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Lawskills.com Georgia Caselaw
MITCHELL et al. v. DENSON.
18813.
Injunction. Before Judge Crow. Dougherty Superior Court. October 25, 1954.
DUCKWORTH, Chief Justice.
A consideration of the entire context of the restrictions applying to the subdivision shows that the parties thereto intended to allow only one primary dwelling on plots of not less than 60 feet of street frontage to which a secondary building, a garage, might be built appurtenant; and the undisputed evidence showing that the defendant, after purchasing an additional one-half lot adjacent to a lot of 60-foot frontage containing a dwelling and a garage thereon, was constructing a third building on a plot with a street frontage of 90 feet, thus leaving a less than 60-foot frontage to each building, the court erred in refusing to grant the temporary injunction.
The plaintiff in error, W. F. Mitchell, brought an action in Dougherty Superior Court against A. Eugene Denson, the defendant in the lower court, defendant in error here, to enjoin him from constructing a building on a lot in a named subdivision in violation of certain restrictive covenants attached as Exhibit "A" to the petition. The other plaintiffs in error are intervenors praying for the same injunctive relief. The pertinent portions of the restrictions are as follows: "(b) that he will not move on said premises any old building of any kind, nor erect nor permit to be erected upon any portion of said premises any dwelling costing less than $3000.00; said building to be erected on a plot of not less than street frontage of sixty (60) feet . . . (c) There may, however, be erected or constructed on said plot, in conjunction with any private residence, a garage, such as will appropriately appurtenant to the building erected on said plot."
The defendant filed a general demurrer and several special demurrers, and an answer admitting the restrictions but stating that the dwelling which he is erecting or beginning to erect is placed on Lot No. 215 and one-half of Lot No. 214, and the total frontage is 90 feet. On the interlocutory hearing the verified pleadings, the building restrictions, and a recorded plat were admitted in evidence without objection. In addition, certain photographs, the affidavit of the photographer, and the testimony of the defendant were allowed in evidence. Thereafter, the court refused to grant a temporary injunction and dismissed the restraining order, but granted a supersedeas pending the result of the appeal. The exception here is to this judgment.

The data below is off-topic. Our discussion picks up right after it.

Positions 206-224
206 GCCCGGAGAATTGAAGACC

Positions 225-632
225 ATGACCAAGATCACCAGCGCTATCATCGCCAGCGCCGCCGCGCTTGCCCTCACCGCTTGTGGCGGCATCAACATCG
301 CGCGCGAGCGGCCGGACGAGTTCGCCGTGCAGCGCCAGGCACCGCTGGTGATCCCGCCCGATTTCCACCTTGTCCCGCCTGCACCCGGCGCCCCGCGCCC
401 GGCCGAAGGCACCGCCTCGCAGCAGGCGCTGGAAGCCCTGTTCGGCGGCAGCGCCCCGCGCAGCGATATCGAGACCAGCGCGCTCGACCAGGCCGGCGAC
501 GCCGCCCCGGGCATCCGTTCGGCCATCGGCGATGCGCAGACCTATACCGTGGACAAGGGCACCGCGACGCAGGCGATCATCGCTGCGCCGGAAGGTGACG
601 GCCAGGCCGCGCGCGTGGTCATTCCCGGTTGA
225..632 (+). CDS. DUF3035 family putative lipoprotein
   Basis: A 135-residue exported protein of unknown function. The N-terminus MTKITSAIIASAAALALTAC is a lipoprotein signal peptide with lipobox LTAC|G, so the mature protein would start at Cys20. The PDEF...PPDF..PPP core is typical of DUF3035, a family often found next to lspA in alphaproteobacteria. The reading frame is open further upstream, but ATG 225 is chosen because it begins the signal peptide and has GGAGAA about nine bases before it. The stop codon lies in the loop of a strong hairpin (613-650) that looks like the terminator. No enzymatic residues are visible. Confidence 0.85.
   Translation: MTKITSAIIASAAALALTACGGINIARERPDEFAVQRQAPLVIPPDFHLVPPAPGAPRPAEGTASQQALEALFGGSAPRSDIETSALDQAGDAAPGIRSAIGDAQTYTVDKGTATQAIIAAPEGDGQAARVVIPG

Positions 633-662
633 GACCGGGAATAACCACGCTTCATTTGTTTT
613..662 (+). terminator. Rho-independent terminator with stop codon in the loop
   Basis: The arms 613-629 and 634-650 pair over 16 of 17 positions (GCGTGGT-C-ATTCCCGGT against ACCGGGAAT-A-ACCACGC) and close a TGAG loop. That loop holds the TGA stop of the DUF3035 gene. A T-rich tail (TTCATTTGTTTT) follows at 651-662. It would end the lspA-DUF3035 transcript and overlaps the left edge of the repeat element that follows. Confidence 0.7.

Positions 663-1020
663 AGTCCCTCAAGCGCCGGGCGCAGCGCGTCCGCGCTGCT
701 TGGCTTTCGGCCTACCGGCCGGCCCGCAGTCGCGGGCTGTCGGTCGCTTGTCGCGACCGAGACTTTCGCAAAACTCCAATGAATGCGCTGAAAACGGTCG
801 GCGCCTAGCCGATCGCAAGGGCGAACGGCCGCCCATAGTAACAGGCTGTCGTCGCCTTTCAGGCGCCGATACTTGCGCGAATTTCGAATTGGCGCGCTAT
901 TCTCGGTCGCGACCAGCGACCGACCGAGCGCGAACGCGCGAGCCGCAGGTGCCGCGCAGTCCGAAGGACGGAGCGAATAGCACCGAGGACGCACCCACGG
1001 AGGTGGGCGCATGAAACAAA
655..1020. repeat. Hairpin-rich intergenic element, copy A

There is no ambiguity in the restrictions, which forbid the erection of more than one dwelling and a garage appurtenant thereto upon a 60-foot lot. As to his 60-foot lot, the defendant seems to have thus understood and, accordingly, erected buildings in compliance with the restrictions. The controversy arose solely because he then purchased not a 60-foot lot, but a 30-foot lot, adjacent to the one he already owned and is undertaking to erect another building on the 90 feet he now owns. If the new building is on the 60-foot lot, it violates the restriction. If it is on the 30-foot lot, it violates the restriction, and the defendant does not deny either of these statements, but contends that he can evade both of them by stating the facts differently and saying he is undertaking to erect two residences on a lot of 90 feet, which is not covered by the restrictions. This case turns upon whether by thus shuffling words the restriction can be nullified. In Smith v. Pindar Real Estate Co., 187 Ga. 229 (1) (200 S. E. 131), this court said: "A restrictive covenant in a deed that 'A building lot shall be a lot . . . of not less than sixty (60) feet, and purchasers are expressly restricted to the . . . [erection] of not more than one residence upon a building lot,' definitely establishes sixty feet as the minimum width of a lot on which a residence may be erected." (Italics ours.)
The defendant concedes the existence of the recorded restrictions, his actual knowledge thereof, and that his land is subject thereto, but contends that he has not and is not threatening to violate the same. This position of the defendant renders inapplicable the rule stated in Jordan v. Orr, 209 Ga. 161 (1a) (71 S. E. 2d 206), that generally the owner of the fee is entitled to use his property for any lawful purpose, and one claiming a restriction upon such use must clearly establish such restriction. Neither would the ruling in David v. Bowen, 191 Ga. 467, 469 (12 S. E. 2d 873), that limitations upon such use by implication must be strictly construed, be applicable. The intention of the parties as expressed in the restrictions must be given effect. Randall v. Atlanta Advertising Service, 159 Ga. 217 (125 S. E. 462). That intention is plainly stated that only one residence shall be placed upon a 60-foot lot, and can be effectuated only by requiring for each house a minimum of a 60-foot lot. The undisputed evidence shows a violation of the restriction, and, accordingly, the court erred in denying the injunction.
J. Neely Peacock, Jr., contra.
S. B. Lippitt, for plaintiffs in error.
ARGUED JANUARY 10, 1955 -- DECIDED FEBRUARY 15, 1955.
Saturday May 23 03:06 EDT


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